More than 12% of people will have some sort of problem with their thyroid during their lifetime. To avoid this, are you nutritionally supporting your thyroid with all it needs to function normally? This butterfly-shaped gland, located at the front of the neck just below the larynx, helps to regulate your metabolism by constantly releasing a steady amount of thyroid hormones into the bloodstream.
These hormones can affect how fast your heart beats, how deep you breathe, and whether you maintain your weight or gain or lose too much weight. These incredible thyroid hormones also help regulate your body temperature, cholesterol levels, and women’s menstrual cycles. In this episode of HealthLine Live Radio Show, Dr. Robert Marshall, Ph.D. and co-founder of Quantum Nutrition Labs, explains how to make sure you’ve got your thyroid needs covered.
First of all, the thyroid’s proper functioning depends on a good supply of iodine from your diet. Iodine is one of the main building blocks used to build thyroid hormones. Since our bodies can’t produce this trace element, we must obtain it from our diet. “The thyroid is really important to your overall health, and it desperately needs iodine,” emphasizes Dr. Marshall. “We have many sections of our country where people aren’t getting enough iodine in their diet. If the thyroid enlarges because it doesn’t have an adequate amount of iodine, it’s called a goiter. Some jokingly refer to these areas as the goiter belt, but I don’t find anything funny about that.” Dr. Marshall recommends that we all consume a concentrate of sea vegetables or wild-caught seafood to ensure enough iodine is available to the thyroid so it can manufacture those crucial hormones.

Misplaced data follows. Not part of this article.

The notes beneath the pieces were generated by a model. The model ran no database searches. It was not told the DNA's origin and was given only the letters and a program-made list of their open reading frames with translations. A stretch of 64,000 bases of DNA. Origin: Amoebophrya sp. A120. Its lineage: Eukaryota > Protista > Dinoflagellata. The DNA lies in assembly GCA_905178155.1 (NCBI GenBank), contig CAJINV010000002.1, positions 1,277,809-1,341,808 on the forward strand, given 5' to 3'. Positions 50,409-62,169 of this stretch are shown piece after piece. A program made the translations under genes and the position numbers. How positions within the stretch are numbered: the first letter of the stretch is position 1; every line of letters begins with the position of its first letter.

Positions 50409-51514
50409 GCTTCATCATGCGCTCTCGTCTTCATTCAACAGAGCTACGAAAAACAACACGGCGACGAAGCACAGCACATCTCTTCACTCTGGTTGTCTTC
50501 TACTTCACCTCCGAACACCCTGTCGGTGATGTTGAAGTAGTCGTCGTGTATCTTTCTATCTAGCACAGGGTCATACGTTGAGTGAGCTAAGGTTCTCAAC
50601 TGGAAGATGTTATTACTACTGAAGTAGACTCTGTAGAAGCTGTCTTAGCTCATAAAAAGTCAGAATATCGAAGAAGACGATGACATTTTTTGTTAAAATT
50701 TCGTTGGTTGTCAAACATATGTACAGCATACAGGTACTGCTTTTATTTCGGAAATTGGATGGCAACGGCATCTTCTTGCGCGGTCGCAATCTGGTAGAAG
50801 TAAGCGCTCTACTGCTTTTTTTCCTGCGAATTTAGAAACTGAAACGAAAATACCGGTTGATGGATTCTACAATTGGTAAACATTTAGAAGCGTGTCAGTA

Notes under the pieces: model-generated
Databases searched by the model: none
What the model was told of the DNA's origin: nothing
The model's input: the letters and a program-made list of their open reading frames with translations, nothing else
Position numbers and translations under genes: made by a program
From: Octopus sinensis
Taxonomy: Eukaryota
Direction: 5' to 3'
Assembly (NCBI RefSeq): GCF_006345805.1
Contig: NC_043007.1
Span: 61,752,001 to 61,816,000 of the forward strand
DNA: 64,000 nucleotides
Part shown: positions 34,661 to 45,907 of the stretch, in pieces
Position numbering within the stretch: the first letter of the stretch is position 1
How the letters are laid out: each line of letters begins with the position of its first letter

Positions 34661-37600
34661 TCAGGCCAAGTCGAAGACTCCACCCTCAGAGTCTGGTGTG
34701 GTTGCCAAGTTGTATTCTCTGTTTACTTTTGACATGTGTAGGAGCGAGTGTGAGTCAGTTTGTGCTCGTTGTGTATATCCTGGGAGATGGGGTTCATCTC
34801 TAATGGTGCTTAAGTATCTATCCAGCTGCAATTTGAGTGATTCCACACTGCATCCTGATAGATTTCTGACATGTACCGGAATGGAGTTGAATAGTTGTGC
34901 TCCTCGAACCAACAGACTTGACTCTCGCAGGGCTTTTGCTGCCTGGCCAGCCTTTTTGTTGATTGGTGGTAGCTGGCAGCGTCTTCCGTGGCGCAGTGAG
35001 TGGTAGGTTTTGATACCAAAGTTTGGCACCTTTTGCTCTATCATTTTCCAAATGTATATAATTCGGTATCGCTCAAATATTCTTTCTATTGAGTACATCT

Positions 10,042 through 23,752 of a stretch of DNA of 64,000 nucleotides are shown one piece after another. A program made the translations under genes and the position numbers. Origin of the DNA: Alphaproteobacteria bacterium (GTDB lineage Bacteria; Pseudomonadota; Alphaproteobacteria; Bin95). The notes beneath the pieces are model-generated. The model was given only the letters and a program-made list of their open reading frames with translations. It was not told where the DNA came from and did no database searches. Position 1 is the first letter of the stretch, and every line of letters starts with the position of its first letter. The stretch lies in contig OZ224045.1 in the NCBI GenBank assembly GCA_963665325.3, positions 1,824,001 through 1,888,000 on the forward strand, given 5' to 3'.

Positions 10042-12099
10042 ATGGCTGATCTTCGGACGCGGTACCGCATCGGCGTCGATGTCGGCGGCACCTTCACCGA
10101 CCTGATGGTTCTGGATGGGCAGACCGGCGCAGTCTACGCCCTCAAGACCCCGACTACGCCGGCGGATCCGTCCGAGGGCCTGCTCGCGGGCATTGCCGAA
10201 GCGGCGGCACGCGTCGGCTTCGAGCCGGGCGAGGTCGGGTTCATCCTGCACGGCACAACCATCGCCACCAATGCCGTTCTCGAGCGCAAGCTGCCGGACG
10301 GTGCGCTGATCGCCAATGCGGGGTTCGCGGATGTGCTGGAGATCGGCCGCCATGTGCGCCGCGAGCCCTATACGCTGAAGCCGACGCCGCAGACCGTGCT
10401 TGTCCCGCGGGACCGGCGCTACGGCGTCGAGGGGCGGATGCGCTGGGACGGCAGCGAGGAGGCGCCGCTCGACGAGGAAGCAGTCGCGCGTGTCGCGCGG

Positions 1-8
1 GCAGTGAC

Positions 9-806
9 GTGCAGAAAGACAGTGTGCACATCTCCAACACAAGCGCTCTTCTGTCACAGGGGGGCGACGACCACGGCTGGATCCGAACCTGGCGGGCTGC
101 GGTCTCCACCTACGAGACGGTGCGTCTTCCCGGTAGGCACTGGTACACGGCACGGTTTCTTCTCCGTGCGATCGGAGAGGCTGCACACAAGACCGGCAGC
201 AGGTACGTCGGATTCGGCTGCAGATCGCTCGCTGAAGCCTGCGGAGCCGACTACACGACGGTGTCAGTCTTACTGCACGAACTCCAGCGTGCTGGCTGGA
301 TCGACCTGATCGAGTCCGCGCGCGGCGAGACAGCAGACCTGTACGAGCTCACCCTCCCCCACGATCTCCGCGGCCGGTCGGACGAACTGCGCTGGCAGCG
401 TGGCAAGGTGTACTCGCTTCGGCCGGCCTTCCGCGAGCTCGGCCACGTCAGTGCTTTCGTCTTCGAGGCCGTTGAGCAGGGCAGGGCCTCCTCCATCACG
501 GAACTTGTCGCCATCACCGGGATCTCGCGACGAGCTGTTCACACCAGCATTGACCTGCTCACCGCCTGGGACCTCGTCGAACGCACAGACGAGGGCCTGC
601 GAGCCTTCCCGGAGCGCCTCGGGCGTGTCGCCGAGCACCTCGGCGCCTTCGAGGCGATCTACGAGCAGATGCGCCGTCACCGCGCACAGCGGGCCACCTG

Food-sources of iodine go beyond synthetic forms of iodine, because they also meet the iodine needs of the breasts and the uterus. Dr. Marshall points out, “Discoveries made in Japan make it very clear that if women want the best breast and uterus health, you need to take in more iodine than what is typically called upon to satisfy the thyroid.” Dr. Marshall has additional concerns about synthetic forms of iodine: “Having worked with medical doctors for many years, the only time I ever saw trouble with iodine, such as iodine thyrotoxicosis, was when synthetic forms of iodine were used.”
Another key player for the thyroid is tyrosine. Dr. Marshall warns, “If you are iron-anemic, you may have a compromised ability to produce tyrosine, which is made from iron and phenylalanine. If you are low in iron, it’s a problem for the thyroid because it needs tyrosine, just as your adrenal glands do. As a result, you may feel very tired.” In this situation, Dr. Marshall recommends taking two grams or so a day of tyrosine until the iron anemia is resolved.
Listen to the full episode of HealthLine Live Radio Show below to hear more tips about how you can naturally support your thyroid, as well as Dr. Marshall’s favorite source of iodine.